Malaysia to make seat belts compulsory on new express buses

KAJANG • Malaysia will be making it compulsory for all new express buses to be installed with seat belts and CCTVs by 2020 as part of its efforts to help reduce fatal accidents on the road.

Transport Minister Anthony Loke Siew Fook said on Monday that a series of activities and events to increase the awareness of Malaysians about road safety will be launched next year before the rules and regulations are enforced in 2020, the Chinese-language Sin Chew Daily reported.

Mr Loke was speaking at the Malaysian Institute of Road Safety Research (Miros) in Kajang, Selangor, after a handover ceremony of an independent review panel’s report on safety recommendations related to a 2013 accident in which a bus dived into a ravine in Genting Highlands. The crash killed 37 people.

Mr Loke also warned that passengers in the back seat of private cars must buckle up or risk a fine. He said: “The law (requiring back seat passengers to use a seat belt) has existed since 2009, but according to Miros’ statistics last year, less than 10 per cent of passengers in the back seats of private cars buckle up.”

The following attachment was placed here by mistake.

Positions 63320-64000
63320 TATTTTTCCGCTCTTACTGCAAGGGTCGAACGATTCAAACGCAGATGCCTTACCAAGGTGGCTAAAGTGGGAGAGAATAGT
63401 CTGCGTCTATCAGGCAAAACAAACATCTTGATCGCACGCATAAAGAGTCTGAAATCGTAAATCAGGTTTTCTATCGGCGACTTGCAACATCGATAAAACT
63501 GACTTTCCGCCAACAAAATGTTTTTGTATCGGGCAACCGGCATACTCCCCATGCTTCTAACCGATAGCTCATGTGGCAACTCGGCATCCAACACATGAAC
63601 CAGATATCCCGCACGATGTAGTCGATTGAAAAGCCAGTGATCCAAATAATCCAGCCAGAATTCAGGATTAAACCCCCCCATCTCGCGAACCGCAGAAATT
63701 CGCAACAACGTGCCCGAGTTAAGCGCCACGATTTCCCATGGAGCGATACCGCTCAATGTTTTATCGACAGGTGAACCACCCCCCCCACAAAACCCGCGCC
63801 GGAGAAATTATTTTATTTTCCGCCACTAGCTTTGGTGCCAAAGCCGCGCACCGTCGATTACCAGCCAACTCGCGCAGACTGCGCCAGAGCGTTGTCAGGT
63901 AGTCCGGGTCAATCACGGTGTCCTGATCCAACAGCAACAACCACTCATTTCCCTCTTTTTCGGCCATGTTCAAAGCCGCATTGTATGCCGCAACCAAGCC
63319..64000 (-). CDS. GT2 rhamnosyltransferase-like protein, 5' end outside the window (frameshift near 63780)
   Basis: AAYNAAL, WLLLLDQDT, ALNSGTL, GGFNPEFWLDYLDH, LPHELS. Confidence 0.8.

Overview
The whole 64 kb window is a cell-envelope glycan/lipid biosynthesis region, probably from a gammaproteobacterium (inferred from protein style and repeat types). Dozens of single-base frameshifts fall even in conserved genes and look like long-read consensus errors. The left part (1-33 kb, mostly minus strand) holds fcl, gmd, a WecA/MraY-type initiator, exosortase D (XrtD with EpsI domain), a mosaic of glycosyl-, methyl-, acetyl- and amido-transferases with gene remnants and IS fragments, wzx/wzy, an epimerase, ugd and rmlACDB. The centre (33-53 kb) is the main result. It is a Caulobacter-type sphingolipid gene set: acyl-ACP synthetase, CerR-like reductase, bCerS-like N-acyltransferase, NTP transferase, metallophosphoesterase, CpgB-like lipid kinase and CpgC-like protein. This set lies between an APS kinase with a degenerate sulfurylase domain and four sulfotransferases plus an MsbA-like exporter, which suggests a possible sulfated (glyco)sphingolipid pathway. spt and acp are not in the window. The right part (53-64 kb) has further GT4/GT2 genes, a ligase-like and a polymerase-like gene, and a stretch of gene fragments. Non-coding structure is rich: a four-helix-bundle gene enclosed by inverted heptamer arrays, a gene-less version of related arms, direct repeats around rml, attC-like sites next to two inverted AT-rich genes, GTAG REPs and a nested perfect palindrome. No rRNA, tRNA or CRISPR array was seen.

Other proposals in the panel’s report included ensuring all buses come equipped with a brake retarder system and a speed limiter gadget.

“We discovered that many buses are not installed with retarders, so I have instructed the Road Transport Department to monitor this,” Mr Loke was quoted by Sin Chew Daily as saying, warning that a failure to install the device will cost the affected drivers their driving licence.

A Malaysian Transportation Safety Board will also be set up to address road accidents, especially those involving express buses, the Bernama news agency reported.

Mr Loke said the establishment of the body was among the suggestions raised in the Recommendation Review Panel report. He said the review panel was jointly chaired by Transport Ministry secretary-general Saripuddin Kasim and Miros chairman Lee Lam Thye.

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